Or The Future of Maritime Robotics
Every Battle Fleet going in harms way knows that a single submarine in unrestricted warfare can really ruin their day. The action’s taken by the Royal Navy sub, the HMS Conqueror, in sinking the Argentine Cruiser General Belgarano in the Falkland’s Campaign was a significant data point for modern war at sea.
However, even the threat of mines can turn around a USN Fleet after.-“Sighted sub sank same!” was a pithy WWII comment.
However, with Iran misbehaving in the Middle East, the entire world economy better hope the Captain of a surface combatant protecting the vital sea lines of the world oil trade does not have to say “Sound General Quarters we just hit a Mine” or even worse from the radio call from the Bridge of a SuperTanker- is made saying “Oh Darn—or much stronger language-we just hit a mine.”
In an interview with Paco Santana, now with iRobot, but earlier with the USN and a counter mine expert, the Second Line of Defense team discussed the evolving impact of maritime robotics on the counter mine mission.
Santana is Director, Maritime Systems Applications at iRobot.
SLD: Could you give us a quick look at your background?
Santana: I started in the Explosive Ordnance Disposal (EOD) community in 1989 and have been a diver ever since. After I got out of school, my first deployment was Desert Shield and Desert Storm. If you remember back then, we had issues with mines in the Northern Arabian Gulf. There were threats not only from bottom mines but also from floating mines in that operation, and they posed a direct threat against the deployed Amphibious Ready Group (ARG).
To remind the reader about a significant mine warfare engagement by the US Navy during Desert Storm the combat action of the USS Princeton in that campaign is illustrious of a nasty and still current threat-from the ships history;
During the sweeping of Iraqi mines, USS TRIPOLI hit a moored contact mine in 30 meters of water.
USS AVENGER and USS LEADER attempted to assist the damaged warship while USS PRINCETON still provided air defense.
At 0715 USS PRINCETON hit a Manta mine in 16 meters of water. A sympathetic actuation of another mine about 350 yards from USS PRINCETON occurred about three seconds later. These mine blasts caused substantial damage to USS PRINCETON, including a cracked superstructure, severe deck buckling, and a damaged propeller shaft and rudder.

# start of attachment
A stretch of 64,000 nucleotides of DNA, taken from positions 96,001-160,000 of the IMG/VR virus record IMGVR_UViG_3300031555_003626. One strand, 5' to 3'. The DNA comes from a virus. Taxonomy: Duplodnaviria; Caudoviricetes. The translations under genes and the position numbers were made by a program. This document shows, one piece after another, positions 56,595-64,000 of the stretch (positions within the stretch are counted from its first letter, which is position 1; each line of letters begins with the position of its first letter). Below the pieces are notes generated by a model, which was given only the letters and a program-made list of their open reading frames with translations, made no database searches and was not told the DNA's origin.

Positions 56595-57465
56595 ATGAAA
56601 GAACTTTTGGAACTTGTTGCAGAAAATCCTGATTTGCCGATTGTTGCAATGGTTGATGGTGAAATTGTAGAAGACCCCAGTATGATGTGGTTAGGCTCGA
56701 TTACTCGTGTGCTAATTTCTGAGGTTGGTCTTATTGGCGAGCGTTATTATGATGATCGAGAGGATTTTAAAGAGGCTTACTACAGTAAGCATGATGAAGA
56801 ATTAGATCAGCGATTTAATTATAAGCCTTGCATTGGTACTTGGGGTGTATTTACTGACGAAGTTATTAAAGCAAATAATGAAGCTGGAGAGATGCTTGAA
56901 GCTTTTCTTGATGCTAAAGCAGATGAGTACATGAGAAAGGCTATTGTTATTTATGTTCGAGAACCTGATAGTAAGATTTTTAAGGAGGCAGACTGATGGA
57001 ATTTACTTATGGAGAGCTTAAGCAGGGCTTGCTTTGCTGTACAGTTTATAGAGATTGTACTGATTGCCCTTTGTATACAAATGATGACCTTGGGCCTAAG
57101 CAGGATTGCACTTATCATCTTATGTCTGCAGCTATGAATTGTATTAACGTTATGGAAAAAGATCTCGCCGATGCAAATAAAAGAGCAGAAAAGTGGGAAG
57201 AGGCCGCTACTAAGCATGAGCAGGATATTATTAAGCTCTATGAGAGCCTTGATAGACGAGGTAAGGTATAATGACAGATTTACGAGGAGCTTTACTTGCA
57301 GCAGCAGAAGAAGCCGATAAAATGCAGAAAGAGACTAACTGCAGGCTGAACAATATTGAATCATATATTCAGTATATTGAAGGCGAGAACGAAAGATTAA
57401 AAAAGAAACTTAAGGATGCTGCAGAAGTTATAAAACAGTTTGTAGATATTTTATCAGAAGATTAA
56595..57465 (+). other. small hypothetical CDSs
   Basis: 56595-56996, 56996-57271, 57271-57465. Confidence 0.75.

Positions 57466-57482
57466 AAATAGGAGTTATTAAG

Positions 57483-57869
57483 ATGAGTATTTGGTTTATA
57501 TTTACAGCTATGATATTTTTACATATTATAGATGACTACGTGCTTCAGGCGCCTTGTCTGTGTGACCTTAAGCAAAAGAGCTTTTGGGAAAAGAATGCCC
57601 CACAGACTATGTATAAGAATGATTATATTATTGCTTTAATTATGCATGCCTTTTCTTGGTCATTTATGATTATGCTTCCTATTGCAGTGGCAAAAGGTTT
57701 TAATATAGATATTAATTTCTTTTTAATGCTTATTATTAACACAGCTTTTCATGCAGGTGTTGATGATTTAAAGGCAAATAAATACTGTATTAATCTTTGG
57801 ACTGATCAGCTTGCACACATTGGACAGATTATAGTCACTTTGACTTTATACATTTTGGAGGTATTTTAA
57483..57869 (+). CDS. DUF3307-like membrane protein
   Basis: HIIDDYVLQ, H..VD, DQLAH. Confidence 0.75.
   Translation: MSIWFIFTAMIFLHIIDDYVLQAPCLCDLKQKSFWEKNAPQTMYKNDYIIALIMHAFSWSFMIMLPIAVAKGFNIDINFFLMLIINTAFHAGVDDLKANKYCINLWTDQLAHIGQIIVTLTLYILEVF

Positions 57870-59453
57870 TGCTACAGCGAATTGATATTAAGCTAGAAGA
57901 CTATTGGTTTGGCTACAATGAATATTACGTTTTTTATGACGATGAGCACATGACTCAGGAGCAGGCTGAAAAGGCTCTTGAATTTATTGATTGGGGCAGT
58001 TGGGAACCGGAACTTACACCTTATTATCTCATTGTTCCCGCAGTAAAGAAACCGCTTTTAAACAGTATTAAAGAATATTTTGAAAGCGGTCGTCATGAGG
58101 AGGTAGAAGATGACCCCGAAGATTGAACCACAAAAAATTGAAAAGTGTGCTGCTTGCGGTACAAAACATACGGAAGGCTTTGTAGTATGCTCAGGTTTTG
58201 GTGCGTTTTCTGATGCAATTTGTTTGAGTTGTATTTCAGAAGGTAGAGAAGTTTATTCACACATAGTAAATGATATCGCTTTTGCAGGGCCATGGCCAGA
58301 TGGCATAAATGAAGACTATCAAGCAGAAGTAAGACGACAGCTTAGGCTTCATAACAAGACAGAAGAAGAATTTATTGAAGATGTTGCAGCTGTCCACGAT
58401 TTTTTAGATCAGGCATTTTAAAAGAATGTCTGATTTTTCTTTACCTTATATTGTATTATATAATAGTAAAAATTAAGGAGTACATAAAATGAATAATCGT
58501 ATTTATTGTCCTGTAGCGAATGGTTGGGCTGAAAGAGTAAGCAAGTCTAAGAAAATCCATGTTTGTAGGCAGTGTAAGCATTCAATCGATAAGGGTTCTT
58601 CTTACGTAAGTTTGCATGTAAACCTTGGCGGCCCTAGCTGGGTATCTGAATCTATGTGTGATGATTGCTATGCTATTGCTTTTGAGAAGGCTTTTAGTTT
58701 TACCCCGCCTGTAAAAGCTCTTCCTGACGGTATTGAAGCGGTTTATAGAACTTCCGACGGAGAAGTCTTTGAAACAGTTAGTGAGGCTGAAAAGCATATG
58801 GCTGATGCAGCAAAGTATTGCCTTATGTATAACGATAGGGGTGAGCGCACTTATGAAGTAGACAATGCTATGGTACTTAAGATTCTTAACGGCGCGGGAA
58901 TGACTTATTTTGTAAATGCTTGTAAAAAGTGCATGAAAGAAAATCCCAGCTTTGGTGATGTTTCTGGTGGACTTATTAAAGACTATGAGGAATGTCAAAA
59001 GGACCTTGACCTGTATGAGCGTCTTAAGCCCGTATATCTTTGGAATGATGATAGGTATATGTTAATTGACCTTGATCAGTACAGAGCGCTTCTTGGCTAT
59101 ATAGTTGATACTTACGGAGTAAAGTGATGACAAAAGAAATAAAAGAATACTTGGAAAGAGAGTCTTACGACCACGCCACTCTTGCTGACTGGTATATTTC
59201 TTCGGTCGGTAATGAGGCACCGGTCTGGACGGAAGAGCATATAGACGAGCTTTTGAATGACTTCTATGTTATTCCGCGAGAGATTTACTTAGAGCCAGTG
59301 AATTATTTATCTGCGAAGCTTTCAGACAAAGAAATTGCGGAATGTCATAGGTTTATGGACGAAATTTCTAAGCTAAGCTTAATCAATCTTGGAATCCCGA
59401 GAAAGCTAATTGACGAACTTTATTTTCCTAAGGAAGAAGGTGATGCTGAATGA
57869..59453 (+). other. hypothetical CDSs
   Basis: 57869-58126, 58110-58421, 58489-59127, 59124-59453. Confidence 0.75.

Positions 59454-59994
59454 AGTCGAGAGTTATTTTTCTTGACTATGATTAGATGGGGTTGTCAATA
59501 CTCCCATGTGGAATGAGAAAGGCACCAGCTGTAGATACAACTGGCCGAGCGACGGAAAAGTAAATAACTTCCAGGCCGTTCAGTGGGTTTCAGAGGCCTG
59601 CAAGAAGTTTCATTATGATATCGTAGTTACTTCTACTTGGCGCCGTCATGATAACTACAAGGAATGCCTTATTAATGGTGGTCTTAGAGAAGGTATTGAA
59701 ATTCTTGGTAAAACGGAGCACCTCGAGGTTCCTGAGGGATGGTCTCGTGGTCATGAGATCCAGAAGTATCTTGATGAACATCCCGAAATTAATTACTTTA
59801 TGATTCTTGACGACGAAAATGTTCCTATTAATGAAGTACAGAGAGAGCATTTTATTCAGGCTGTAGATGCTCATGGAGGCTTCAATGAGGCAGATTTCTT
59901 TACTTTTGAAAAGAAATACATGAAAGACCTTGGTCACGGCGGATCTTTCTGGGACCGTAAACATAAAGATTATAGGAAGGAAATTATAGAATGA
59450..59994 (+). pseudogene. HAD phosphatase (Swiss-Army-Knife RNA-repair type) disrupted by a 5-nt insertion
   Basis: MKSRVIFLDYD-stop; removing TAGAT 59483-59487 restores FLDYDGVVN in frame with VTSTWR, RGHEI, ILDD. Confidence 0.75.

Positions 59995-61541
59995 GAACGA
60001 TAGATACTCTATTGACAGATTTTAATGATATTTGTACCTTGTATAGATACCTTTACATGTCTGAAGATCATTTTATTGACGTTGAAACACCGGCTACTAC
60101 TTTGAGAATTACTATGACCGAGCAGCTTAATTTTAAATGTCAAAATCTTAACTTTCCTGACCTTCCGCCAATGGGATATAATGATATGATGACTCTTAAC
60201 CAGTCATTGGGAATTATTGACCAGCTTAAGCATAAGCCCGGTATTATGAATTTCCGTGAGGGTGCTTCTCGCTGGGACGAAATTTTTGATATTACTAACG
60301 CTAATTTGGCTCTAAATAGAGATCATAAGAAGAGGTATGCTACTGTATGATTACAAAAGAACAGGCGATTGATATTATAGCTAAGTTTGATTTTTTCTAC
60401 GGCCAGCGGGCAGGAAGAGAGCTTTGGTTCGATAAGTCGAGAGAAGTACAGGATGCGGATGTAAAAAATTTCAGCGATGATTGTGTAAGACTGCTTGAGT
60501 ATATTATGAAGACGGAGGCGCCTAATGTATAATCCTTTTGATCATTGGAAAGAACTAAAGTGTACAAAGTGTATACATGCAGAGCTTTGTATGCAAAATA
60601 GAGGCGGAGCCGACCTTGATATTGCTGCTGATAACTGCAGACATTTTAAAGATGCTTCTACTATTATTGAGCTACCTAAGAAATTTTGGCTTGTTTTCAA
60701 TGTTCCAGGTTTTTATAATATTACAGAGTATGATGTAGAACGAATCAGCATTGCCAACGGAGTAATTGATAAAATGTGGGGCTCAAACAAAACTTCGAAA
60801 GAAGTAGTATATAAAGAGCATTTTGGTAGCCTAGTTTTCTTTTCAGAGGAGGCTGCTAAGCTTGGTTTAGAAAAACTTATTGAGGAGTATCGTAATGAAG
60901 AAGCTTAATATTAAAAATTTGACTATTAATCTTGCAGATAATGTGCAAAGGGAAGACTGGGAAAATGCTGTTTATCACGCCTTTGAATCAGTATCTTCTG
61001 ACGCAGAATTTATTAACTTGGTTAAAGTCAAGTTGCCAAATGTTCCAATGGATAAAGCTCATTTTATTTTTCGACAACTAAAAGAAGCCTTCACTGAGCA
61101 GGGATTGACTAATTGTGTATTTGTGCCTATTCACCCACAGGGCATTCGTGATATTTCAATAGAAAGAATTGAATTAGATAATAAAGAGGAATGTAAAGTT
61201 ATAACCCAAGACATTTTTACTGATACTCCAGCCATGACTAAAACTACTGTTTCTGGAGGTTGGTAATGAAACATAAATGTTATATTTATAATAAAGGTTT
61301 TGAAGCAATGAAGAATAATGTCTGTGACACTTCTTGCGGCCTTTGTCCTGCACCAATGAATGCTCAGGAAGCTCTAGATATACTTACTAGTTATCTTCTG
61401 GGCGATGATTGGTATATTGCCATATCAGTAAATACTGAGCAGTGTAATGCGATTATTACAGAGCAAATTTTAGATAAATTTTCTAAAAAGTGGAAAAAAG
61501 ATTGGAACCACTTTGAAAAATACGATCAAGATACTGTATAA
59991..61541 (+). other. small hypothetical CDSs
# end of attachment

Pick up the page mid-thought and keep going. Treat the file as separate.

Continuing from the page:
As damage control teams overcame fires and flooding aboard USS TRIPOLI and USS PRINCETON, the minesweepers USS IMPERVIOUS (MSO 449), USS LEADER, and USS AVENGER searched for additional mines in the area. The minesweeper USS ADROIT (MSO 509) led the salvage ship USS BEAUFORT (ATS 2) toward USS PRINCETON; USS BEAUFORT then towed the damaged warship to safety.
USS PRINCETON restored her TLAM strike and Aegis AAW capabilities within two hours of the mine strike and reassumed duties as the local AAW commander, providing air defense for the Coalition MCM group for 30 additional hours until relieved by the USS VALLEY FORGE (CG 50).
A few crewmembers suffered injuries as a result of the mine blasts.
In recognition of the superior and arduous work the crew put in to keep the ship in war-fighting status, USS PRINCETON and crew were awarded a Combat Action Ribbon.
SLD: What you’re really capturing here is, in your lifetime of experiences, you jumped in a high threat environment to get up close and personal with a mine to blow it and that’s how we fought that war.
Santana: That is what we were doing at the time.
SLD: You dealt with mine destruction but how were you being informed of where the mines we located?
Santana: We would receive intelligence or visual spotting from helicopters about location. We weren’t doing any underwater searches at that time.
SLD: So you were the instrument of destruction of it, and intel was putting sensing out, giving you tasking and then your team responded to the tasking.